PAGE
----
Silicon Valley is an ecosystem that encourages risk-taking. Collaboration and competition go hand in hand, and failure is celebrated. For every Facebook success, there were thousands of companies that didn’t make it. Among Silicon Valley’s biggest failures are Jawbone (the second-costliest VC-backed startup failure of all time, according to CB Insights), and online grocer Webvan Group.
The area is also characterized by a highly educated, highly mobile talent base able to cross-pollinate ideas. Approximately 45 percent of the Silicon Valley population has at least an undergraduate university degree, compared with 28 percent for the United States as a whole, and nearly 20 percent hold a graduate or professional degree, according to a report by Accenture. It is also a city of immigrants—38 percent of the San Jose’s population today is foreign-born; its libraries offer programs in 17 languages.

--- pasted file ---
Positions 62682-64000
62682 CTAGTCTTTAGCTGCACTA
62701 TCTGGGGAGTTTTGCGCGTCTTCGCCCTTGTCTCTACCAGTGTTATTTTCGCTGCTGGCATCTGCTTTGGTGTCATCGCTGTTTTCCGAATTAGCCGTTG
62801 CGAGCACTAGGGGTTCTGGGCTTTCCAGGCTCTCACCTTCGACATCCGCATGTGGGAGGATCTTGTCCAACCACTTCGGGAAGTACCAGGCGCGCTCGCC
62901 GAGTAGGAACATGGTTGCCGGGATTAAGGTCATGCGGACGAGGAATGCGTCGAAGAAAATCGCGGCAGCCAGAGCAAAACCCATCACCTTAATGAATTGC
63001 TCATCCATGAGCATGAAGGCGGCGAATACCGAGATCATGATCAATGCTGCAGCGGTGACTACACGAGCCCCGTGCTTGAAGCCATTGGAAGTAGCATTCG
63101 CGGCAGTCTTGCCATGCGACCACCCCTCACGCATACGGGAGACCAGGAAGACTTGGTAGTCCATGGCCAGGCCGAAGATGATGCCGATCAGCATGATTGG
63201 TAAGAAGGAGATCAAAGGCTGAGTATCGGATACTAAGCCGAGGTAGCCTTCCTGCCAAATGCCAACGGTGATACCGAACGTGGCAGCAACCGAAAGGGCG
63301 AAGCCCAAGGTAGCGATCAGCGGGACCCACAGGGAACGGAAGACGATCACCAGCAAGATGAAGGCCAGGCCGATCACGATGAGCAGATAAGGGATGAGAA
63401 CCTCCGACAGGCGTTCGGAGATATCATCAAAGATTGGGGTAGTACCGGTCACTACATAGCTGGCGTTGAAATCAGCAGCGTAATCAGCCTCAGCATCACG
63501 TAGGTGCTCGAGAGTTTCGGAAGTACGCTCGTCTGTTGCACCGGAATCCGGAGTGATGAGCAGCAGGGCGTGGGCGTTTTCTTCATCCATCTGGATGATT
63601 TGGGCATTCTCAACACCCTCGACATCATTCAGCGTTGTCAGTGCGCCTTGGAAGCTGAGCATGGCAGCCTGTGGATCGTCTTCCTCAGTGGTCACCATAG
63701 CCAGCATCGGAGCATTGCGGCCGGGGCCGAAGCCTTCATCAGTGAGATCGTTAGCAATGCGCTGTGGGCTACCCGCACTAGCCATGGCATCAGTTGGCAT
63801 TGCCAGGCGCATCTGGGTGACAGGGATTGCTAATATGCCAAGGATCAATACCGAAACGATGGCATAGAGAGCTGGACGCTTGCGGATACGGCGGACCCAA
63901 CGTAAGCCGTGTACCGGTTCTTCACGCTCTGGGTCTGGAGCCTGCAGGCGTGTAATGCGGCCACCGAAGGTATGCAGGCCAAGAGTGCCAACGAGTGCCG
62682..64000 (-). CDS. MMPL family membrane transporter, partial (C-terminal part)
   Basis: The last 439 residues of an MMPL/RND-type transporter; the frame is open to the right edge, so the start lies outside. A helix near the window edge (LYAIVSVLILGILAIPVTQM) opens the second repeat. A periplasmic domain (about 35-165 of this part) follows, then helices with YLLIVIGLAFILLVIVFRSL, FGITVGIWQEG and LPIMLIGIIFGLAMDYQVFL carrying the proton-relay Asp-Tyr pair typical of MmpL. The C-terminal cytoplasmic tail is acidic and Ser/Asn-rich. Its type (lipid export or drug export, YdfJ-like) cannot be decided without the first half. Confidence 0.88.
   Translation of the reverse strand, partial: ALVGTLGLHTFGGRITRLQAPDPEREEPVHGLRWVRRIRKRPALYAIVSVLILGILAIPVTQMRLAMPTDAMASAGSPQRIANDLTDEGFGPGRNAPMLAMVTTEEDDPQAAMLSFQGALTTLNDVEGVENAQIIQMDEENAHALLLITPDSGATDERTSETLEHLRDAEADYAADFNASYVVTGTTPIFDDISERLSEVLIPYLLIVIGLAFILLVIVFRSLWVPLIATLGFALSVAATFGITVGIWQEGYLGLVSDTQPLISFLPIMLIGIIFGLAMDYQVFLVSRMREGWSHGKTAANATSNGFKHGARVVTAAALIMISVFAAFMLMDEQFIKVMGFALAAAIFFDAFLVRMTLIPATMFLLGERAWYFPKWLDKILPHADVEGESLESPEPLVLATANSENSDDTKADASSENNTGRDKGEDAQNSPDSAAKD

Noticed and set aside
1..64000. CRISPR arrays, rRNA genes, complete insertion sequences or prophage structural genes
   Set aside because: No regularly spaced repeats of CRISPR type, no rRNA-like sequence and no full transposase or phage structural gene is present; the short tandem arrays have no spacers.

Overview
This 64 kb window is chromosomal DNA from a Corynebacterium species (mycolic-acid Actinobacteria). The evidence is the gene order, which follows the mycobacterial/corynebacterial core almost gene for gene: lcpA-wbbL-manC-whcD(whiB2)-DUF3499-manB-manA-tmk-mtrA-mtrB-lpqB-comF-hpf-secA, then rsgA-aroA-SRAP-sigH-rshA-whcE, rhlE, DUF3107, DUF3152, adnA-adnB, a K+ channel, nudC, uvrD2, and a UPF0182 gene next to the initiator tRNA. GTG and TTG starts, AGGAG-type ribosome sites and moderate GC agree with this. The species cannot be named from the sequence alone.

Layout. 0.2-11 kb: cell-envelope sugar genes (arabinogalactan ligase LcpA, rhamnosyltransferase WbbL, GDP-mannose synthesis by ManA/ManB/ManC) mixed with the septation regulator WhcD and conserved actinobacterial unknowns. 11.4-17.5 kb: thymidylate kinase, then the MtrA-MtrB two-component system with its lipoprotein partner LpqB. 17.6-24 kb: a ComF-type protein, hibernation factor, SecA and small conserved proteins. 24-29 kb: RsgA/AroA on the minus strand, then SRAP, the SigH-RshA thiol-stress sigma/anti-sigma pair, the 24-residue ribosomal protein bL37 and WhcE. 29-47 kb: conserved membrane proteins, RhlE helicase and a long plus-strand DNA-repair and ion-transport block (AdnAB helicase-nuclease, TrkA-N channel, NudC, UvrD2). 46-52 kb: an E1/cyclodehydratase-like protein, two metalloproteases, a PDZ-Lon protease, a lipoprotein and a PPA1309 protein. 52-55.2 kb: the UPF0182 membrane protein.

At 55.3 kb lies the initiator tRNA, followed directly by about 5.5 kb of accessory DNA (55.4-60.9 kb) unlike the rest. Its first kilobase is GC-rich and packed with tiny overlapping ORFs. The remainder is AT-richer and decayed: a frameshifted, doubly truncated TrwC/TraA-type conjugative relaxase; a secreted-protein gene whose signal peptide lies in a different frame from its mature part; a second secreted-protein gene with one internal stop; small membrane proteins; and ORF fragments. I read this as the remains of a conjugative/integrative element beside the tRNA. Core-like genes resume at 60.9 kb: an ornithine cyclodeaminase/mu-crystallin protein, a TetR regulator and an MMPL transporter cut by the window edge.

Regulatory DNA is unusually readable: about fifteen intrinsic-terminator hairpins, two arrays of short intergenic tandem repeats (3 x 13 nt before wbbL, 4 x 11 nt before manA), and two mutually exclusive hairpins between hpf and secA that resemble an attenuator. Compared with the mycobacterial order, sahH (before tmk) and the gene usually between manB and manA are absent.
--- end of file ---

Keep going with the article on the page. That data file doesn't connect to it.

Silicon Valley’s workers move from company to company, lured by equity packages and promises of interesting work. Campuses that rival Disneyland in perks and amenities vie for workers’ attention with nondescript office parks, and cities that bustle by day empty out at night.
“Silicon Valley’s reputation is taking its worst battering ever. And it’s probably not just a temporary dip in esteem.”
Living the Brand
A brand is a promise made and a promise kept, but Silicon Valley has failed to live up to its rags-to-riches promise. In a land of opportunity and excess, where a $2 million home can be considered a tear-down, stark inequities persist.
The region has high degrees of racial and economic segregation, according to The Atlantic, and income inequality has only increased since the turn of the century. Just a few minutes away lies a parallel universe with enclaves of small businesses owned by Vietnamese and other immigrants. Many families have found it difficult to keep up with an increased cost of living;